A gallery of 23 mostly hard-plate soldier portraits. Identified soldiers include John H. Fields of the 3rd North Carolina Artillery, Leander Davidson Sharpe of the 49th North Carolina Infantry, Jonas Cook of the 8th North Carolina Infantry, James Wesley Morris of the 1st South Carolina Artillery, Wiley Safriet of the 42nd North Carolina Infantry and Clay Roberts Tyler of McDuffie’s Rifles of Virginia.

Civil War Military and Patriotic Mats for Photographic Cases by Paul K. Berg (pp. 14-17)
Examples of brass preservers from the Scovill Manufacturing Company and Holmes, Booth & Hayden illustrate text that describes the “sandwich of parts” used to protect hard-plate images.

Light & Shadow: Technical Aspects of Photography and Collecting (p. 18)
Featured is a diagram titled “The Photographic Package,” which shows the five parts—cover glass, brass mat, photographic plate, brass preserver and thermoplastic case.

Fremont’s Greyhounds: Company D, 13th Illinois Infantry by Scott Cross (pp. 19-21)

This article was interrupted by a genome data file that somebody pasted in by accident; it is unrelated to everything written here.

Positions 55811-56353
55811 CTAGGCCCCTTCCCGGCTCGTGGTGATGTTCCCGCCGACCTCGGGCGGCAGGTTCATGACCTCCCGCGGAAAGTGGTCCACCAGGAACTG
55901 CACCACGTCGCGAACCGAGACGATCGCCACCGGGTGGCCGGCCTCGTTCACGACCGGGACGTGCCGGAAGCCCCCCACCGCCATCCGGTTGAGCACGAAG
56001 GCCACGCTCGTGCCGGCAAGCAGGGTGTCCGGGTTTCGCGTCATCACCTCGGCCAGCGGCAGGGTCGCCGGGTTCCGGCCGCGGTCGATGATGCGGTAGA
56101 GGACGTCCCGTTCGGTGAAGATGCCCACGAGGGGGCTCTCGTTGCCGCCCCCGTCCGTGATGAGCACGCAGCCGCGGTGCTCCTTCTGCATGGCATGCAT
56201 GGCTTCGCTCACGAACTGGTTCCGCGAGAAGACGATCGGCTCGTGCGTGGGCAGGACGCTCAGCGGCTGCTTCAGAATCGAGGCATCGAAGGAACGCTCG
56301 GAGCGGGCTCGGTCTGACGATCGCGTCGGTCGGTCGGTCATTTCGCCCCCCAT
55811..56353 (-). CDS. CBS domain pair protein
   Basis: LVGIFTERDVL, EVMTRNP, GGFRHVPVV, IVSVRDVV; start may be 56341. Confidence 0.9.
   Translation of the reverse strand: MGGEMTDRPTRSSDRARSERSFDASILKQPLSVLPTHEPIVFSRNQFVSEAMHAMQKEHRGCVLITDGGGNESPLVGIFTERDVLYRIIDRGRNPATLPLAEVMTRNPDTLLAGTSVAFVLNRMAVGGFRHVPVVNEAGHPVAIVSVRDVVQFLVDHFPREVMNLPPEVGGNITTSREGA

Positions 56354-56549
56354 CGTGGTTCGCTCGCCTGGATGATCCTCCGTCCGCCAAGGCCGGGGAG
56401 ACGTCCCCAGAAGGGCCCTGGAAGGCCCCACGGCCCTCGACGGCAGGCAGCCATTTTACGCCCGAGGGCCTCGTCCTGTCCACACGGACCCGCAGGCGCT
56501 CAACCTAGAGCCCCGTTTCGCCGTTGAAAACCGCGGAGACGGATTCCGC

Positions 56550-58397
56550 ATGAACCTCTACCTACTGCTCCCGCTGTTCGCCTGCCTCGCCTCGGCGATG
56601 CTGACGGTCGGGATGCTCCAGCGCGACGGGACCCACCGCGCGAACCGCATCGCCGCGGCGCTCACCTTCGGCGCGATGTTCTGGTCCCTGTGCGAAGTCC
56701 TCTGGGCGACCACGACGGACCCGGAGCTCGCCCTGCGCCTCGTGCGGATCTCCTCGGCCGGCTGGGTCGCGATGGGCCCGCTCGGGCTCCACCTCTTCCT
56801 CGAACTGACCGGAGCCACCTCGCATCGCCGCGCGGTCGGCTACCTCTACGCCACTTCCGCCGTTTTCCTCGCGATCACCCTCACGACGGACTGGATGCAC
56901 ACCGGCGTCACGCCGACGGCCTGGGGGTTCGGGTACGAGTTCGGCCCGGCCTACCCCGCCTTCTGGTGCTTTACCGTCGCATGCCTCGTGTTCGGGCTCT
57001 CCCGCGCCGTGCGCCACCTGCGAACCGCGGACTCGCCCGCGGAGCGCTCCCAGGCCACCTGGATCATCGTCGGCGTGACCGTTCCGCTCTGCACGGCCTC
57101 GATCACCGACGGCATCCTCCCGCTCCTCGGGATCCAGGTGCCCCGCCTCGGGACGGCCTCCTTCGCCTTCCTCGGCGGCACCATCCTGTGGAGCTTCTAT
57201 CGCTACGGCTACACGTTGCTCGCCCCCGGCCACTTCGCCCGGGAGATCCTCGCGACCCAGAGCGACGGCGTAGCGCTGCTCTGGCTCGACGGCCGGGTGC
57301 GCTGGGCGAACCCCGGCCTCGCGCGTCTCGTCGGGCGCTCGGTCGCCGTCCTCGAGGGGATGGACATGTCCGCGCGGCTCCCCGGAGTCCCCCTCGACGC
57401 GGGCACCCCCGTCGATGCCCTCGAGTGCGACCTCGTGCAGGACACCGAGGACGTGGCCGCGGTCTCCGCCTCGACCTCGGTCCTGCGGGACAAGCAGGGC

A gallery of ten portraits, selected from a group of 67 in the collection of the Rock Island Arsenal Museum, were made during the first few months of 1862 in Rolla, Mo. They include Col. John Wyman, Capt. James Beardsley, Lt. Elisha Beardsley, Lt. Col. Frederick Partridge, Surg. Samuel Plummer and Chaplain Joseph Miller.

Providence Has Been Kind…Letters from the pen of Col. James W. Jackson, 47th Alabama Infantry, after Sharpsburg and Gettysburg (pp. 22-23)
Jackson (1831-1865) started the war as a captain in the 7th Alabama Infantry but was forced to resign on account of poor health after the Peninsula Campaign. He returned to the army as lieutenant colonel and then colonel of the 47th. The letters transcribed here reveal his experience in two of the biggest battles in the East. A circa 1858 portrait accompanies the text. All the material is part of the Alabama Department of Archives and History.